Saturday, June 28, 2014
With the state Legislature poised to act Monday on a $33-plus billion budget, local legislators briefed the Franklin County Chamber of Commerce Friday about the spending plan that includes money for Greenfield Community College.
They also discussed a $50 million broadband plan passed by the Senate Thursday.
The budget, said Rep. Stephen Kulik, D-Worthington, will make good on a resolution to increase by $100 million school aid and $25 million in unrestricted aid to municipalities, as outlined in a resolution earlier this year.
A capital projects bond includes $9.5 million for a child care center at Greenfield Community College, a transportation bill that will help fund startup of passenger rail between Greenfield and Springfield due to start within the next couple of years, and an environmental bond to fund several agricultural and environmental land protection programs.
The Legislature has approved a $50 million broadband bill designed to provide “last mile” service to about 45 unserved or underserved communities, primarily in western Massachusetts.
Kulik said that even though the cost of building out that network is estimated to exceed $100 million, the $50 million to be made available to Massachusetts Broadband Institute could help leverage federal grants or loans, as well as expanded cable provider service in some towns.
“It’s now pretty clear, it’s going to take some investment by communities,” said Kulik.
State Sen. Stanley Rosenberg, D-Amherst, said that the Wired West cooperative could play a key role in providing service to its members, as could private telecommunication providers.
“We’re bringing down the overall cost so they can make it work financially,” Rosenberg said, pointing not only to the new bond but also to a $45.5 million “middle-mile” network completed earlier this year.
Kulik and Rosenberg, responding to a question during the breakfast meeting attended by 125, said that one unresolved wrinkle in the proposed budget could come as a result of a court decision this week allowing a November ballot question on casinos that are projected to pump about $53.5 million of revenue into the proposed budget.
That money, which could come from licensing fees and some revenues from a Plainville slot parlor that’s being developed, might have to be made up from a supplemental budget appropriation later in the fiscal year that begins Tuesday, Rosenberg said, adding that he doubted there would have to be discretionary budget cuts made by the governor.
Rosenberg also said he was pleased by the Senate’s approval Thursday of legislation he helped craft setting one-to-one patient ratios for registered nurses in hospital intensive care units, with an agreement by nursing unions to give a pair of ballot initiatives and thus end a 13-year debate in the Legislature.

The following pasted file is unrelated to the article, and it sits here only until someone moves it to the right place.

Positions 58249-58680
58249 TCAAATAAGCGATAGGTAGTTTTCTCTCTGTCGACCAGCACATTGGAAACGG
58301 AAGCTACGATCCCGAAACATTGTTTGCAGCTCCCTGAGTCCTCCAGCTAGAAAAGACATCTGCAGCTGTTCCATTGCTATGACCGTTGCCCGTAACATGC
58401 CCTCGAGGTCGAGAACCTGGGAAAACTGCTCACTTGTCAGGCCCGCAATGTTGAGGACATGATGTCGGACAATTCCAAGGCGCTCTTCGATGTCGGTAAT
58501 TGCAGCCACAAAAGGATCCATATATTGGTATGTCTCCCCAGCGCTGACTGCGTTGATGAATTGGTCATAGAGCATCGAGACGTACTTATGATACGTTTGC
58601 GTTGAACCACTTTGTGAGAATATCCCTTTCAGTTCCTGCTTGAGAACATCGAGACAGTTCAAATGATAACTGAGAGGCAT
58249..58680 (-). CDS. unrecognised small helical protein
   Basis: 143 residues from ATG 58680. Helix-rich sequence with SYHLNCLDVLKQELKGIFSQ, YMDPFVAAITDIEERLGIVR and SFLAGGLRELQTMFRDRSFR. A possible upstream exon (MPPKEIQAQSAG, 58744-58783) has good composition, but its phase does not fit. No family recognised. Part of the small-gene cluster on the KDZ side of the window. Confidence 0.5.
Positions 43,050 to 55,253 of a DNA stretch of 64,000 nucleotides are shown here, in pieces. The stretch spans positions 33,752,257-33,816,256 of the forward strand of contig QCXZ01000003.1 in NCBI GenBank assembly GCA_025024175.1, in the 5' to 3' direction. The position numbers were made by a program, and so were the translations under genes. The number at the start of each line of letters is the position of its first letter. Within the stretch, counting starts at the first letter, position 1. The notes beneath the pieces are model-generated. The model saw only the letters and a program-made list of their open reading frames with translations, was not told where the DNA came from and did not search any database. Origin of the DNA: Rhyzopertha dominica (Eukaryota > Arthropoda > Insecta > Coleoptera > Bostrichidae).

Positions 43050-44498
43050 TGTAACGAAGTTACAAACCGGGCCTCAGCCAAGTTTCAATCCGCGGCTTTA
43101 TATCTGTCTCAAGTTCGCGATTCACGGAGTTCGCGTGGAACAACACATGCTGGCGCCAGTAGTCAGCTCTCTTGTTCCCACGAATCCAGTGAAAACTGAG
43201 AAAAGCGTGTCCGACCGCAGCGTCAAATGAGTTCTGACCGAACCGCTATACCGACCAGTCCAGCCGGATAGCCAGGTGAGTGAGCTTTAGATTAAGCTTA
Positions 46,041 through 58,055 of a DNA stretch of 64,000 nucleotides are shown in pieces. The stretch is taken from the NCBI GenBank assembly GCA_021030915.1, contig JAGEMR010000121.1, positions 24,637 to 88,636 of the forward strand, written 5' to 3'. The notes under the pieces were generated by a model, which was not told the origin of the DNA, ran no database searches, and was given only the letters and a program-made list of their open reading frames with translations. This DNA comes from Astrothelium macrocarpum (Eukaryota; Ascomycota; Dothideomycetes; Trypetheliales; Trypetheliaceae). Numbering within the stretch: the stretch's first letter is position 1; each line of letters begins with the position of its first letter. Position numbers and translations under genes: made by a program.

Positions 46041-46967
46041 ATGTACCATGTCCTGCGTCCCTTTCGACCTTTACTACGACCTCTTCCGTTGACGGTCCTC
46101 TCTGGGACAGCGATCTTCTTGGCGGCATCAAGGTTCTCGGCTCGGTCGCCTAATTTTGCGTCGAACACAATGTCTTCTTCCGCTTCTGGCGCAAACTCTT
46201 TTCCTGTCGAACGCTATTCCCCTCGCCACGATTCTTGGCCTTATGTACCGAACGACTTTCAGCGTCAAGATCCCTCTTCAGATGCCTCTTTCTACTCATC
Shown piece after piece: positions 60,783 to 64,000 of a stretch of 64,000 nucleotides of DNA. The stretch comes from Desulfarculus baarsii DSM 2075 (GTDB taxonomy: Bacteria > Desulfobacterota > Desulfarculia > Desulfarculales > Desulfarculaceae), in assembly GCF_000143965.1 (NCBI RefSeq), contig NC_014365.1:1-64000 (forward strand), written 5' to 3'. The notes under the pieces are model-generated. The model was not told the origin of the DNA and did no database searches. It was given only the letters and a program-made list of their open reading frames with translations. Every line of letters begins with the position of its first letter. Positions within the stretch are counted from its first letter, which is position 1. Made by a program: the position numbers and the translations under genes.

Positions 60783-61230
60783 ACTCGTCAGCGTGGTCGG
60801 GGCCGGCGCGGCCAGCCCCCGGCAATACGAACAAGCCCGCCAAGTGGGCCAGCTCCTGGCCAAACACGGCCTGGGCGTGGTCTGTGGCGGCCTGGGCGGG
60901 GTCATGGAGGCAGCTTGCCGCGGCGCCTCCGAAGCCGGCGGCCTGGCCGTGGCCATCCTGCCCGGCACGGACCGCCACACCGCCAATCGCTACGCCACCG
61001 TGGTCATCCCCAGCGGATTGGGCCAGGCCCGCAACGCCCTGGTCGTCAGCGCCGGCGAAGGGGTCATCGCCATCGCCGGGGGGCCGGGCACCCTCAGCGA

Rep. Paul Mark, D-Peru, briefed chamber members on student debt, which he called “the potential to be the next big crisis.”
Mark, who co-chairs the Subcommittee on Student Loans and Debt, said he and his wife are saddled with paying $750 a month in student loans. He ticked off the statistics — student indebtedness by 37 million Americans totals roughly $900 billion, the average cost of a four-year degree is $88,000, the average Massachusetts student loan balance $28,460, nearly 40 percent of student indebtedness is held by people under age 30 and nearly 19 percent by people over 50, $85 billion in loan payments are now past due by 5.4 million people.
And yet, Mark said, the average student can save more than $27,000 by attending their own state college or university, and can save an additional $11,000 by starting at a community college.
“With these numbers, why do people bother going to college?” Mark asked rhetorically.
His panel’s recommendations, which followed a review that included a public hearing at GCC, call for teaching young people about finances, continuing investing in public higher education while assuring accountability — like the fee and tuition freeze the state was able to secure with all Massachusetts campuses last year as part of its budget deal, increasing state aid programs, streamlining the time it takes to earn a degree, regulating for-profit colleges, creating more incentives to save for college and helping loan forgiveness programs tied to commitment to serve in needy communities.